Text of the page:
EJ: I see the arts in Greenville growing quickly. It seems to be gaining momentum especially in the last several years, as it becomes nationally recognized for it’s art scene. I have been working in the Pendleton Street Arts District (PSAD) for almost five years and have seen artists come and go for the district, but there is a continual energy there that the artists are creating. The amount of artists working in the district has more than doubled in the time since I have been there, and the Pendleton Street Arts Business Association (PABDA) meets every month to promote the artists of the district. We work with the city to draw attention to the district, clean up the area, organize events and generally promote ourselves. The more Greenville becomes aware of the PSAD, and visits regularly during events like First Fridays, the more the district will continue to grow.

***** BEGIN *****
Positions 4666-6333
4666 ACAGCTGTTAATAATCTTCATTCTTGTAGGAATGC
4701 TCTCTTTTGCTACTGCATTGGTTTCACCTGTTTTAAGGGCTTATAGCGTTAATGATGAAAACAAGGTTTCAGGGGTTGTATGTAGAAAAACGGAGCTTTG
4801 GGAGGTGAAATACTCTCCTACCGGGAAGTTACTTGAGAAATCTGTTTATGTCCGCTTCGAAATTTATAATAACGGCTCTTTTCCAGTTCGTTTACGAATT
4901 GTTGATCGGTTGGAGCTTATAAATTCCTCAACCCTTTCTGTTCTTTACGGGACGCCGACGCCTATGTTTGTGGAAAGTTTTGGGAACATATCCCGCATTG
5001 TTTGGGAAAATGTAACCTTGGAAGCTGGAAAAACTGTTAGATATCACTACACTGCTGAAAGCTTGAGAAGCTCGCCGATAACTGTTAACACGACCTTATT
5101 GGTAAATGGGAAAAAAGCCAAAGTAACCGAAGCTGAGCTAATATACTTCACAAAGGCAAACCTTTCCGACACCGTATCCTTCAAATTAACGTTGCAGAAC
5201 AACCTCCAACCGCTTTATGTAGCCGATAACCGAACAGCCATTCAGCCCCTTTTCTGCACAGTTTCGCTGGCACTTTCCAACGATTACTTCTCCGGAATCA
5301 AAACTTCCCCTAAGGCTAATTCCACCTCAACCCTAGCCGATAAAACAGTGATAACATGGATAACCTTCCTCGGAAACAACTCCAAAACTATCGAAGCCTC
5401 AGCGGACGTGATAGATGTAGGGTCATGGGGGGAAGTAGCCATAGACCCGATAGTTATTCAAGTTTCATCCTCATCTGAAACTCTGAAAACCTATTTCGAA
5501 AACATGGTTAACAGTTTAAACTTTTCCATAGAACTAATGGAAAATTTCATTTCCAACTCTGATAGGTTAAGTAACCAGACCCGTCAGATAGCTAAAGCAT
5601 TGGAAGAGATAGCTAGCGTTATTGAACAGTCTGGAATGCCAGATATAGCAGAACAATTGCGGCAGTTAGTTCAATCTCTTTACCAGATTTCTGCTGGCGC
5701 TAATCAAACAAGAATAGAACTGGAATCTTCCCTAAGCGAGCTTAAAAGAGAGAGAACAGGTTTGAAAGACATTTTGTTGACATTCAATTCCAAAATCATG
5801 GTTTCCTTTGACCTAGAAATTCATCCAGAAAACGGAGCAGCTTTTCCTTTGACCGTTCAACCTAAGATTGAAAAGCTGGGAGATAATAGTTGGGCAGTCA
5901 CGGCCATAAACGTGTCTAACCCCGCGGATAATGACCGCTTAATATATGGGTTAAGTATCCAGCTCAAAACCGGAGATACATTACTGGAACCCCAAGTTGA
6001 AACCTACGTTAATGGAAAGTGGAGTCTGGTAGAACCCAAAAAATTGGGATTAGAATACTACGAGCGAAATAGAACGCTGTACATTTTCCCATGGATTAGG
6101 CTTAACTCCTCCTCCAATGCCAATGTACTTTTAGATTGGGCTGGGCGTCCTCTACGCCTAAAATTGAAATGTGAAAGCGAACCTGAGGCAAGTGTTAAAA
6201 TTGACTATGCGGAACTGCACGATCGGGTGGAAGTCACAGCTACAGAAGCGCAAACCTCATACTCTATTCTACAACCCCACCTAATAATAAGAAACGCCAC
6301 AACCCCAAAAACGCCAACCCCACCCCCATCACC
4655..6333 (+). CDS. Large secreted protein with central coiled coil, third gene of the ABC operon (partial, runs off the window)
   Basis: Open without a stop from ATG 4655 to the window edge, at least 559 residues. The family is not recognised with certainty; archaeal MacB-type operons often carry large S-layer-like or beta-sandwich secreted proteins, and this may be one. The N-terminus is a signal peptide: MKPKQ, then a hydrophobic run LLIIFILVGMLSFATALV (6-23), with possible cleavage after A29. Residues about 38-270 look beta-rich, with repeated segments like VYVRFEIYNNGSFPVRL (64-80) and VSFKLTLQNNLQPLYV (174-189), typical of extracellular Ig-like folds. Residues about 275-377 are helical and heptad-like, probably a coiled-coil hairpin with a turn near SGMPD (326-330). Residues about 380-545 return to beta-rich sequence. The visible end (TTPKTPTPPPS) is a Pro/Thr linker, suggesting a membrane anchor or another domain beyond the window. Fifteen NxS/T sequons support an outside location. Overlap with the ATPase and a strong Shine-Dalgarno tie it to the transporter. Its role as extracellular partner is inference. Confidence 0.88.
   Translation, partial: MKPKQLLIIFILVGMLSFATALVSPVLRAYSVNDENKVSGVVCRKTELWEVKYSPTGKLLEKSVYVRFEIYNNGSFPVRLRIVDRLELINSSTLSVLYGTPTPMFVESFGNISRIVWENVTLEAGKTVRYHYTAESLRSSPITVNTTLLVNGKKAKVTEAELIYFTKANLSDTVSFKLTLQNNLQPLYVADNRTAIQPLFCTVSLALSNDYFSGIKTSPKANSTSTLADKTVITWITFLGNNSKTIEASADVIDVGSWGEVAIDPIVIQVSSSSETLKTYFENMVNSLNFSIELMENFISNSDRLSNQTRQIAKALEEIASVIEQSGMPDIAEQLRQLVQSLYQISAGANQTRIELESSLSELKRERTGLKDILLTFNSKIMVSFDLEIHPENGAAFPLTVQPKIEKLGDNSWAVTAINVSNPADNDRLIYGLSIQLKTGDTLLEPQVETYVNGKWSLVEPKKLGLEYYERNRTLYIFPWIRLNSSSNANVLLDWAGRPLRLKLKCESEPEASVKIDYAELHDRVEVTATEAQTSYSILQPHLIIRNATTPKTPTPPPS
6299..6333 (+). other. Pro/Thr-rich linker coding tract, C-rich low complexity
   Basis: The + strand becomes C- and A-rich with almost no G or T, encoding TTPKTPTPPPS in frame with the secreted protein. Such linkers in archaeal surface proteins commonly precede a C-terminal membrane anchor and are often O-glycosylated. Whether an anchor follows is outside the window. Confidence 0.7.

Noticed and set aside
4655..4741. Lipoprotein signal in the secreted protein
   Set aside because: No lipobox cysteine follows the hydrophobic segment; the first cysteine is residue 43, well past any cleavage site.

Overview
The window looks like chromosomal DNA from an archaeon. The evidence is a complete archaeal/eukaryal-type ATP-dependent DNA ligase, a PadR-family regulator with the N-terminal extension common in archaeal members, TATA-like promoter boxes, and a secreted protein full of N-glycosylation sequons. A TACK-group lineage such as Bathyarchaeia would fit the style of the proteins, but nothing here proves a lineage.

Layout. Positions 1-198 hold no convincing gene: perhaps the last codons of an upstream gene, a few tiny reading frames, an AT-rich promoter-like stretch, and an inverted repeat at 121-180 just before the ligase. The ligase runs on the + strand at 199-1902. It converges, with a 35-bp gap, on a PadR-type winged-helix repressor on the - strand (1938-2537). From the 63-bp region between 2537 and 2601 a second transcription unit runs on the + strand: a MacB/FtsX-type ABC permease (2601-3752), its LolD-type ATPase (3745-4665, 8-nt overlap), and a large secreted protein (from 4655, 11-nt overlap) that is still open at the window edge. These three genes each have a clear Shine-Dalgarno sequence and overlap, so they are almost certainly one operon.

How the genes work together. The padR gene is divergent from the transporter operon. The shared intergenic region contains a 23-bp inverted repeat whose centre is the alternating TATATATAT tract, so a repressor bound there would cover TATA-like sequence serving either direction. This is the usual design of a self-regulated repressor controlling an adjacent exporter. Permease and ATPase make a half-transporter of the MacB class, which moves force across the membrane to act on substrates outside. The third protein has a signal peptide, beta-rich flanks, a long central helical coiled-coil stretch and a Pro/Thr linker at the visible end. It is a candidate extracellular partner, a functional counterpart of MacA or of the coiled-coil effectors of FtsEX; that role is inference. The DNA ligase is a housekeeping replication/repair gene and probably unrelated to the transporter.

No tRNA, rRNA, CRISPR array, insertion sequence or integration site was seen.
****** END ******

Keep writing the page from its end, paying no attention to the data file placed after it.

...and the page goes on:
CG: Anything else you want to say?

EJ: Please visit Erin Jones Studios online at www.erinjonesstudios.com, or in person at Gallery 1279, 1279 Pendleton St., Greenville, SC 29611. Please call Erin at (864)350-9420 for an appointment.

Sep 042010

Doug Young is a sculptor who also splits time between drawing and graphic design, among other things. You’ve probably seen his “Shoeless” Joe Jackson if you’ve spent much time downtown. Other than that, he’s just a regular guy who interprets for a for a deaf student at Greenville Tech’s Aircraft Mechanic’s program. He also is the director of the Pitchhitters, an a Capella men’s singing group. He teaches art classes, is a member of MAC and UVA and is the “unofficial mayor of the Village of West Greenville.” And amazingly, Doug still finds time to act as president of the Pendleton Street Arts District, the host of the upcoming West Greenville Arts Festival.

Create Greenville: What is the West Greenville Arts Festival? How did it come into being?  How many artists are involved?